Second Round of Opportunity Zone Proposed Regulations Provide Answers to Many Questions

May 2019 | Article

By Adam Sweet | Joe Monty and Mac Stevens

Since the enactment of the Tax Cuts and Jobs Act (“Act”) at the end of 2017 and the subsequent release of the first round of proposed regulations in October 2018, many taxpayers and practitioners have been puzzling over various aspects of the Act’s Opportunity Zone tax incentives. Questions have abounded, including those surrounding how to form and structure the investment entity, a Qualified Opportunity Fund (QOF). Those questions then lead to others about owning Qualified Opportunity Zone Business Property (QOZBP) or a Qualified Opportunity Zone Business (QOZB) and selling or otherwise exiting a QOF investment. Many potential investors have delayed investment and are awaiting more detailed guidance before moving forward with QOFs.

New proposed regulations released by the government on April 17, 2019, and officially published May 1, 2019, answer most, but not all, of the questions. However, for many taxpayers, they provide enough guidance to begin reviewing investments designed to take advantage of the Opportunity Zone tax incentives.

This insight will outline some of the key provisions of the second round of proposed regulations following a quick summary of the Opportunity Zone tax incentives.

Opportunity Zones and Tax Incentives
The Qualified Opportunity Zone tax incentives are designed to encourage taxpayers to invest capital gains in economically distressed communities designated as “opportunity zones.” A map and list of the Qualified Opportunity Zone communities can be found here.

The tax incentives permit taxpayers to defer reporting capital gains generated from sales to unrelated parties as taxable income if the gains are reinvested in a QOF within 180 days after being realized (subject to special rules in the case of capital gains recognized by pass-through entities such as partnerships, S-corporations, trusts and estates). The reinvested gain amount is deferred until the QOF interest is sold, or, if earlier, December 31, 2026. The deferred capital gain amount can be reduced by 10% if the QOF investment is held for five years and by another 5% if held for seven years. In addition, if a taxpayer holds the interest in the QOF for at least 10 years, gains ultimately realized from the sale of the QOF investment can be tax-free.

Specific requirements are set forth in the statute including:

  • To qualify as a QOF and avoid penalties, an entity must hold at least 90% of its assets in QOZBP during substantially all the holding period of the property.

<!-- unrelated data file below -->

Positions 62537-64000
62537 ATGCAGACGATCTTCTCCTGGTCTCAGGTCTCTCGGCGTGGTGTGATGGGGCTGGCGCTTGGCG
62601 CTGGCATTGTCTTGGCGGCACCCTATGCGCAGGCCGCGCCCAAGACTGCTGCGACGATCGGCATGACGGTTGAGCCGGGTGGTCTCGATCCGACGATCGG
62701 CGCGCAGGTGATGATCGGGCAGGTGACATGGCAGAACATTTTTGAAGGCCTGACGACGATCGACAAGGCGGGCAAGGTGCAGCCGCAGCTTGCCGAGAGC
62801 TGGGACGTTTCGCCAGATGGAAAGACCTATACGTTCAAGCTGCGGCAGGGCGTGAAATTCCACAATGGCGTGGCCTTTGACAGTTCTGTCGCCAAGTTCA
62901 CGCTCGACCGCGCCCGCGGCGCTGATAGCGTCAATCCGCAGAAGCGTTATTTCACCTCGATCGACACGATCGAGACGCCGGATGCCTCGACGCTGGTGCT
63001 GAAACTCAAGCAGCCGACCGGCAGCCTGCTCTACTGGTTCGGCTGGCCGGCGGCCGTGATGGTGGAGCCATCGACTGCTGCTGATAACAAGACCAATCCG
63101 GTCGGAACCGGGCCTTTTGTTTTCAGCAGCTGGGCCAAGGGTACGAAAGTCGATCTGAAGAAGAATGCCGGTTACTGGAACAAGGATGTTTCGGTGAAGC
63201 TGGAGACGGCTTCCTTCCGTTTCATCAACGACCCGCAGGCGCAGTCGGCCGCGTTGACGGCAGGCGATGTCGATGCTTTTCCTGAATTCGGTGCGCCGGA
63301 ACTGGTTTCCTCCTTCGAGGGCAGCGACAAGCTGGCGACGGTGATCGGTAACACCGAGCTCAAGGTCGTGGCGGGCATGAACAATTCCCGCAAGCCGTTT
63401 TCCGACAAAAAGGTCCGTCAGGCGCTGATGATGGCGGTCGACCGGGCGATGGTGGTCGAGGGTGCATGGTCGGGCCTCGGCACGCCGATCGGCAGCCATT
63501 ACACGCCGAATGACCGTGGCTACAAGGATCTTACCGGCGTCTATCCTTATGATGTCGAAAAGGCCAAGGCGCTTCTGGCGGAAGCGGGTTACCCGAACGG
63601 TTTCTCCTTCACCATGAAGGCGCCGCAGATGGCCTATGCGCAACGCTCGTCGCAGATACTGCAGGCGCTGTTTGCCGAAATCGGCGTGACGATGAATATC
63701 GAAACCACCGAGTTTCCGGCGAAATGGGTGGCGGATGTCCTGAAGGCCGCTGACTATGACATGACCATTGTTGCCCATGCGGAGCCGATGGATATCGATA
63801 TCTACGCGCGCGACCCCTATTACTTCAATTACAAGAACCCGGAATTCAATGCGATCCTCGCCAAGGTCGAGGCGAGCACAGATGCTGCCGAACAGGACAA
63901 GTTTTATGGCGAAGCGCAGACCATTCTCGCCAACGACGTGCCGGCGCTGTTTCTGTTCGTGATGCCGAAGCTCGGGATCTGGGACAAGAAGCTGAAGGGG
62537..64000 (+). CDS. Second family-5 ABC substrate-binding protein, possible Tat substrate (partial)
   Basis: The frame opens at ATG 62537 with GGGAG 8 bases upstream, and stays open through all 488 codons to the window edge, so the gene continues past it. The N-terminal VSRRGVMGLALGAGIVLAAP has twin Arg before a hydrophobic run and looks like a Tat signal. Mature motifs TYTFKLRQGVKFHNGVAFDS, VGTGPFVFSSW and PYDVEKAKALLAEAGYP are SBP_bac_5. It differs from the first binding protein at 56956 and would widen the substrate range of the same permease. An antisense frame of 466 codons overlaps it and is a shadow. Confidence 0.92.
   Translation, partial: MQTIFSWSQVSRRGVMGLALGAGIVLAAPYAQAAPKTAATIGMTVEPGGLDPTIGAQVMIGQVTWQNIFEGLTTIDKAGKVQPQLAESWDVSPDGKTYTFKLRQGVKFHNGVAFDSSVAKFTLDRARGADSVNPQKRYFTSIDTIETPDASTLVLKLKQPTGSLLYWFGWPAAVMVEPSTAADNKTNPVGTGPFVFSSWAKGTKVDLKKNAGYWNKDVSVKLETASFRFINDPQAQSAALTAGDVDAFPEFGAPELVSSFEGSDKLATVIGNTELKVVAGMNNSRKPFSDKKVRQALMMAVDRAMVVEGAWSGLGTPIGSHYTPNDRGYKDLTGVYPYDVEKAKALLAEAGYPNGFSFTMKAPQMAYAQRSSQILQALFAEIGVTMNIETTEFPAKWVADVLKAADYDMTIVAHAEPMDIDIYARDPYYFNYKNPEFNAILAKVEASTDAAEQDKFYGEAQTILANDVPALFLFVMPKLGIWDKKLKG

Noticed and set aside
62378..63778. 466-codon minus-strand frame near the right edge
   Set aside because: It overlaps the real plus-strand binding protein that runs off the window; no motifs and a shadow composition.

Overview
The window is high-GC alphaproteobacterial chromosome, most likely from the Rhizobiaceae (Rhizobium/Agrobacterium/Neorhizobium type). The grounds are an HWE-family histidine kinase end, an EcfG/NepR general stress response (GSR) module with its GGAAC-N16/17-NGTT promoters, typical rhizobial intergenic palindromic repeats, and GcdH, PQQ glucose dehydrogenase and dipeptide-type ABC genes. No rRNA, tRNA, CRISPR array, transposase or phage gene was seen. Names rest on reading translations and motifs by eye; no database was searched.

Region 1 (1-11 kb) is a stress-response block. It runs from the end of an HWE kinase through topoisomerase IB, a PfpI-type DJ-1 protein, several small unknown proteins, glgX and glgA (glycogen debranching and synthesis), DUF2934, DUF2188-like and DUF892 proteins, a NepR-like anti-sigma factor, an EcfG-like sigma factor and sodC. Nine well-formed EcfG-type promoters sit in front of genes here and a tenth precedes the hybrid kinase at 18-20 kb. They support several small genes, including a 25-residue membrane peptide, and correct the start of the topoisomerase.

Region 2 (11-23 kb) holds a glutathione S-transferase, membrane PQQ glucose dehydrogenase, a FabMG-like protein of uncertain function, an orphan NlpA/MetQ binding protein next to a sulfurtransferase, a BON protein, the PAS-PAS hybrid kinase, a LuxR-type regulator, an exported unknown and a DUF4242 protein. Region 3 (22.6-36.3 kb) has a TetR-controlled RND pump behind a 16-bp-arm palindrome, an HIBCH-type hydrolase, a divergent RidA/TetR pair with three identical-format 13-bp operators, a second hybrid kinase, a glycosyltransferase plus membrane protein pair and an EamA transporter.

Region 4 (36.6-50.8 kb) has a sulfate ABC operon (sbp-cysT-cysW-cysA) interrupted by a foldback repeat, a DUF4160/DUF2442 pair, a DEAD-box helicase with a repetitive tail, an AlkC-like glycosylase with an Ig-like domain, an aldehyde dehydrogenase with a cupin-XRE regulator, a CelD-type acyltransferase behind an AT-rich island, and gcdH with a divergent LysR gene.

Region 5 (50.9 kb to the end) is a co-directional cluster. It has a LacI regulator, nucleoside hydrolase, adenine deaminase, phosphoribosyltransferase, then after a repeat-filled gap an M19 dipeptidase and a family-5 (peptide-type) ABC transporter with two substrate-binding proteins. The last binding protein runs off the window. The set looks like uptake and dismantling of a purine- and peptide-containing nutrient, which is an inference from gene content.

• QOZBP can be either tangible property acquired after 2017 and used in a trade or business located in a Qualified Opportunity Zone or an ownership interest in a corporation or partnership that qualifies as a QOZB.
  • To be a QOZB, a business must:
    • hold substantially all (70% under the first round of proposed regulations) of its tangible assets in QOZBP
    • generate at least 50% of its gross income from the active conduct of a trade or business within a Qualified Opportunity Zone
    • hold limited assets (no more than 5%) in “nonqualified financial assets” such as cash, stock, bonds, etc.
    • use a “substantial portion” of its intangible assets in the active conduct of a trade or business
    • onot be a “sin business” (golf course, country club, massage parlor, hot tub facility, suntan facility, racetrack or other facility used for gambling, or any store for selling alcoholic beverages for off-premises consumption)
  • For tangible property to be QOZBP, it generally must be “original use” property or “substantially improved” and acquired by purchase from an unrelated party (applying a 20% common ownership threshold). Specific requirements and exceptions are set forth in the statute and proposed regulations.

To illustrate the potential tax incentives, assume a taxpayer sells publicly traded stock generating a capital gain of $100,000 and, within 180 days of sale, invests that amount in a QOF during 2019. At the taxpayer’s election, none of the gain is subject to federal income tax in 2019. The taxpayer continues to hold the QOF investment through 2026, meeting the seven-year holding period for reducing the deferred gain amount by 15%. But, even though the taxpayer continues to hold the QOF investment past 2026, on December 31, 2026, the taxpayer recognizes $85,000 of the original gain from the 2019 sale taxed at the then current 2026 Federal capital gain rates. In 2030, after holding the QOF investment for 10 years, the taxpayer sells the QOF interest for $400,000, realizing a gain of $300,000. If the taxpayer properly elects, none of this gain is subject to federal income tax. The newly issued proposed regulations confirm that the excluded gain includes any depreciation recapture items. Note: state income tax consequences will vary by state and type of entity used by the QOF.

Forming and Operating a QOF
A QOF is a self-certified entity that can be a partnership, corporation, S-corporation, RIC or REIT; it cannot be an entity disregarded for tax purposes, however. As noted above, equity investments in a QOF can qualify for the Opportunity Zone tax incentives to the extent they represent eligible capital gains from sales to unrelated parties (gains from sales to related parties will not qualify for the tax incentives). Investments in QOFs from sources other than eligible capital gains are permitted, but those investments do not qualify for the tax incentives.